Many of the founding principles of physics as a science are built on frameworks and ideas that have been around for hundreds of years. These 'laws of nature' and working principles, along with much more recent speculation, theory, observation and experiment are so attractive as a body of human knowledge that for science, we often try to read physic(al) science. Researchers in other fields often show signs of physics envy - with biologists and social scientists being most guilty of this type of behaviour (it is interesting perhaps to note that chemists, though less in the limelight these days that they used to be, on the whole are rarely envious of physicists).
Physics envy is a most wasteful emotional condition. The simple fact is that no other scientific field will have the same structure or dynamics as physics, because they study different phenomena, subject to different laws. In addition, many of the other sciences are so very young compared with physics that their relative immaturity does not help. I suspect that time, and the application of serious levels of effort and hard work, will be one of the most important factors required to create more solid foundations for psychology, sociology, ecology, biology and genetics. Unfortunately for everyone, including the tax-payers who fund the majority of scientific research, modern science is performed in a state of perpetual hyper-competitiveness. Although this is an understandable need from the point of view of the career development of individual scientists, for the overall health of human knowledge it is corrosive.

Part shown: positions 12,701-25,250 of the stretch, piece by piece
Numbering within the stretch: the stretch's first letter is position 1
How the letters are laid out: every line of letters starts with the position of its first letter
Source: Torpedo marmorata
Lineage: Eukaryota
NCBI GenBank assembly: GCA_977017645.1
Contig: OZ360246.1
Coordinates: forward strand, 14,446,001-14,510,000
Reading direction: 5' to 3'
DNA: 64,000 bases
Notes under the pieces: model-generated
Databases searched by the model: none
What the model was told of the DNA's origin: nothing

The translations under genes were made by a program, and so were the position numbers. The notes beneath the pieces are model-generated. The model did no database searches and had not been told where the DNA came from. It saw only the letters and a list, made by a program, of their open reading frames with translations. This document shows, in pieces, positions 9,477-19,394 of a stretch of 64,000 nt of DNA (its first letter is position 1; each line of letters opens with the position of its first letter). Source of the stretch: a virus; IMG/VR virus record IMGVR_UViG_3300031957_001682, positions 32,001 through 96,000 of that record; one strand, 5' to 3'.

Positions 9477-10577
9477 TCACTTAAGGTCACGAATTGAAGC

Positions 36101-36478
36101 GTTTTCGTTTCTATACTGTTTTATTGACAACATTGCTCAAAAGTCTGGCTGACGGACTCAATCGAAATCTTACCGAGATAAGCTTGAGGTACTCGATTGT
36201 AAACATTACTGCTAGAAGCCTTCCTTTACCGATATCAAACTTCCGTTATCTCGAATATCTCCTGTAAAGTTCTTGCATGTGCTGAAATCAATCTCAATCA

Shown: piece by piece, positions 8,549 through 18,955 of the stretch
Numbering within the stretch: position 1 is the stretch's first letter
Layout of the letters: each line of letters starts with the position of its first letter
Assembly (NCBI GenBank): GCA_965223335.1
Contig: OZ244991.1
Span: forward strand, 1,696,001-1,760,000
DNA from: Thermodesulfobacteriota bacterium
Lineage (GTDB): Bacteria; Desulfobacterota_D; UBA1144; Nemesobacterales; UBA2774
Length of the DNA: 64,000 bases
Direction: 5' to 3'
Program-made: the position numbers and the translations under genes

As an example, HERE, is a summary by Ed Yong in The Atlantic of the results of ManyLabs 2 - a serious attempt to replicate the findings of 28 well known psychological experiments. Unsurprisingly, half of them are not-reproducible. What is perhaps more interesting, is the author's take on the study:
Ironically enough, it seems that one of the most reliable findings in psychology is that only half of psychological studies can be successfully repeated.
From this, I suggest that it is clear enough that we might want to formulate Yong's Law of psychology:
No more than one-half of the results of published psychological studies will ever be replicated.